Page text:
We chose to shoot the web series in Baltimore because it’s a strong city and people there are always so alive. While shooting the final episode the riots began to break out and we actually got some footage of a few of the protest. Baltimore always shows us love so it’s only right that we show the same love back.
Baltimore, because Silk and I have done a lot of business in the Baltimore, we have owned bookstores and we also filmed Black Barbie in Baltimore as well. We’re both from NY but our heart belongs to the city of Baltimore. We know the city, so it’s easier for us to find the right locations. Also, throughout the show you will see a different side of Baltimore, we filmed everything in the city but you won’t see the row houses and dirty alleys, it’s more to see in Baltimore besides what everyone saw in “The Wire” & “The Corner”
It just so happens while we were shooting the very last scene of episode 10, we ran into the protesters, so we filmed a little bit of it and we will show that, not the riots but the peaceful protest. The world scene enough of the looting.
After years of writing, selling and publishing books, what made you venture into film?
Well we always wanted to do films and bring our stories to the big screen but some times its all about timing and i think now was the perfect time for The Hand I Was Dealt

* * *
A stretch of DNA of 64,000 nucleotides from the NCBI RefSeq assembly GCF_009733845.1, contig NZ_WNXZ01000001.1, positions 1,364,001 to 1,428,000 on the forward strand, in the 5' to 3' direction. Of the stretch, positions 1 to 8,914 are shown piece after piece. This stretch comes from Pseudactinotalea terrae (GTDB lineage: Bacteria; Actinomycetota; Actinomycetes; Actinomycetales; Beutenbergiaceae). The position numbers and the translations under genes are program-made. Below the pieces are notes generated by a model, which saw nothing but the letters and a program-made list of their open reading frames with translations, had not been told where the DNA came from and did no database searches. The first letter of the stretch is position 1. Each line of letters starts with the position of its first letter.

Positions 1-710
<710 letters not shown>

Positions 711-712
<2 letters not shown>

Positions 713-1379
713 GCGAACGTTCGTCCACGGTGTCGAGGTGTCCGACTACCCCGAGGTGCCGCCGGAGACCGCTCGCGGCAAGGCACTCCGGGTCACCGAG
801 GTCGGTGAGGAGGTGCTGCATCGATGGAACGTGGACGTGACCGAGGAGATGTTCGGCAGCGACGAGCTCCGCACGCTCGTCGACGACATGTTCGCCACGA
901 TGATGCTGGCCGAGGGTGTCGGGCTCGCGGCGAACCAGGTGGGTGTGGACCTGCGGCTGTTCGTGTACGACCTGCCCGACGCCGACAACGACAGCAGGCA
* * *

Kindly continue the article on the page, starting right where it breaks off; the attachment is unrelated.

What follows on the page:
Prior to filming this Web-series, Silk and I wrote and Directed 2 films (No Way Out and Black Barbie) and I wrote and directed a short film (The Naked Monster). The filming itch was there. My fans always told me they could envision my words. Lately the book industry has not been as lucrative as it was in the pass, so we are trying to put more energy into the film industry
How did the web series “The Hand I was Dealt” come about?
I had the script already done went and talked to my partner Tra Verdejo and we worked out all the details and a month later we had a finished product. We put in a lot of hours behind the scenes to make this project come to life.